Customer Experience and Apps
While you might suspect this would be about our customer experience app, mobile survey tools or our CX SDK for understanding in-app experience (yes, we have those), this is really about the disconnect between our digital world and the customer experience.
Last week I wrote about how technology can both enhance and hinder the customer experience. In preparing for our roundtable discussion this week, I started thinking about all the ways we let technology interfere with our relationship with customers.
These apps can be helpful. Now when I want customization on my food order, I prefer to use the app. Need to make a reservation, there is an app for that – along with a confirmation as there is nothing worse than showing up for a reservation only to find out someone wrote down the details incorrectly. Need to hail a ride, no more standing in the rain trying to hail a taxi cab. There are so many examples of where these apps make it easier for customers to work with a business and for businesses to handle customers.
This has been even more true during the pandemic. Using delivery apps has allowed individuals to maintain their physical distance and help customers queue up for service without standing in a line. However, this shift cannot be permanent.
CX and Technology (Redux)
Even before the pandemic, I could relate to the very positive and negative elements of using an app to manage the customer experience. I was one of the road warriors and despite flying in and out of larger airports, I got to know some of the names and faces at the airline. When you checked in at the airport, when you had a question at the gate or had to make a last minute flight change one would have to speak to someone – either on the phone or at the airport.
I embrace the technology that allows me to do that on my own, it does enhance my experience in many ways – to take “control” in an experience where most feel that they have no control. Change to the exit row, check for an upgrade, get that last seat on the earlier flight to get home just a couple hours sooner. All that through an app, but no interaction with people.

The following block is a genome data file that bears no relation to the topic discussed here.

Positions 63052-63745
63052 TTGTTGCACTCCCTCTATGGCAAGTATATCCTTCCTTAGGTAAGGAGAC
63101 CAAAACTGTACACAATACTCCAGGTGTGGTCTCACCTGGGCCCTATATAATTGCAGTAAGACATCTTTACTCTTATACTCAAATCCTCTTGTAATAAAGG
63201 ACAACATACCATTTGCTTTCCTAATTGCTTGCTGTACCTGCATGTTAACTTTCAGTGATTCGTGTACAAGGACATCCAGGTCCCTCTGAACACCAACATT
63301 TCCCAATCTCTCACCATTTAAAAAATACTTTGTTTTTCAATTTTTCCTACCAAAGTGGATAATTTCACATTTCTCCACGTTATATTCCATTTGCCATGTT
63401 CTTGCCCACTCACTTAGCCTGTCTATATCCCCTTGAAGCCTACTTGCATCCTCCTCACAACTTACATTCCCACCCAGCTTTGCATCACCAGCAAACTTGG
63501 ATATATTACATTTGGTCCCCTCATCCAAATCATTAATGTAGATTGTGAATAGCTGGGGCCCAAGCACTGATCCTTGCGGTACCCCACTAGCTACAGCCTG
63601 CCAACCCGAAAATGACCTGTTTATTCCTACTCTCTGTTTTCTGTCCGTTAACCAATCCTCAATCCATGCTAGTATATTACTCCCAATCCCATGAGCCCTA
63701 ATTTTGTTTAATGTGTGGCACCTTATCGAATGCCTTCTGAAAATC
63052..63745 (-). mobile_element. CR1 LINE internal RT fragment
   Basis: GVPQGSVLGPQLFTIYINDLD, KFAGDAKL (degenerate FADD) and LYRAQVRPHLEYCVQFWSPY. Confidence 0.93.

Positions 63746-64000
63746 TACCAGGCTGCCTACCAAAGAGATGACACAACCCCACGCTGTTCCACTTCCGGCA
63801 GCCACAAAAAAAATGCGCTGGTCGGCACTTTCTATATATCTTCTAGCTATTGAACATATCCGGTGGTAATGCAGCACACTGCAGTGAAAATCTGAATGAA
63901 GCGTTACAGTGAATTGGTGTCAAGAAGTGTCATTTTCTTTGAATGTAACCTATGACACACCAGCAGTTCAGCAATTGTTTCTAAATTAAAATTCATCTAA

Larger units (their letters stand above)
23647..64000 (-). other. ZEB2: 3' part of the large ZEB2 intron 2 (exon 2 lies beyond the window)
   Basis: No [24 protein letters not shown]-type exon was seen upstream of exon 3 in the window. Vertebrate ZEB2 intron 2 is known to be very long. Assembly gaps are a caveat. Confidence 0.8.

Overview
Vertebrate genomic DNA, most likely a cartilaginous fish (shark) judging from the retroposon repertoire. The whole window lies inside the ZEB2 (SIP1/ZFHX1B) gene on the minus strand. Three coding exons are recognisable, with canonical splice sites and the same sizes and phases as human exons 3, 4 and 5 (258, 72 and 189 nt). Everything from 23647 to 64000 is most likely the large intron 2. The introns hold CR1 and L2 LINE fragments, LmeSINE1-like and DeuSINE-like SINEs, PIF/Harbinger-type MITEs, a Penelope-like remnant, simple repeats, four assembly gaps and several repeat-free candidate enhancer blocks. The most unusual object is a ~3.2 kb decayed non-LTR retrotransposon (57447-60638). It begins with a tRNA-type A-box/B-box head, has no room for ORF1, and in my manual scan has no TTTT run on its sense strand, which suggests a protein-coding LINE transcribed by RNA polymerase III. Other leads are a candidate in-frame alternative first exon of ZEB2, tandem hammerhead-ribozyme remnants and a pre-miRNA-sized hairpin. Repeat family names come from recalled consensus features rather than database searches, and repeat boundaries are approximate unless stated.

On the plane, where I was lesser known, I am now more “well known”. Why? Because the flight crew has an app that identifies me as a frequent flyer. I’ve seen it highlighting seats with Gold or higher status. It prompts them to offer that free drink as one of my benefits. Yet, that experience can be inconsistent or, at times, non-existent.
Digital CX and Empathy
Where can it go wrong? So many places, and the bridge between the human side and technology is most often where the customer experience breaks down. It can happen at any CX touchpoint. What if I am unable to use the app? In the example of switching flights last minute, if the flight is already boarding, I need to to speak with a representative. Often, their first response without looking up is to point you to the app. A few times I’ve heard “we’re already boarding, there’s nothing I can do”, which as often as I fly I know not to be true. Rather than being empathetic, they default to the technology – not knowing anything about me as a customer or me as a person. On the plane, if the flight crew app is not connecting while we are in the air, I notice a different level of service. Acknowledging frequent flyers is limited, and it is a reminder that it is just an operational process rather than an empathetic one.
When looking at the customer experience strategy, it has to go beyond measuring NPS and implementing an automated closed-loop feedback system. Improving operational efficiency should be a benefit of any CX program, but it should not be the goal. For over two decades, I’ve watched as companies tried to respond to customer feedback by asking “can we automate the response?”. I’ve spoken many times about a car rental company that would issue me a $25 coupon every time I gave negative feedback, so I just kept doing it. Not to take advantage of their system, rather, I wanted to see how long it would take to recognize that a customer that rents weekly has been providing negative feedback. Hint: it didn’t happen until I stopped renting from that company.
What is missing in all the Digital driven services and Operationally focused CX programs? It is the human element called empathy. It can still be observed in some brands, and can show up in other brands when you have committed and caring employees, but your CX program only increases that divide unless you are looking at how you build in empathy. Join us on May 27th, we will be hosting Jonathan Hawkins in a discussion about CX and Digital Empathy. Be certain to sign up here.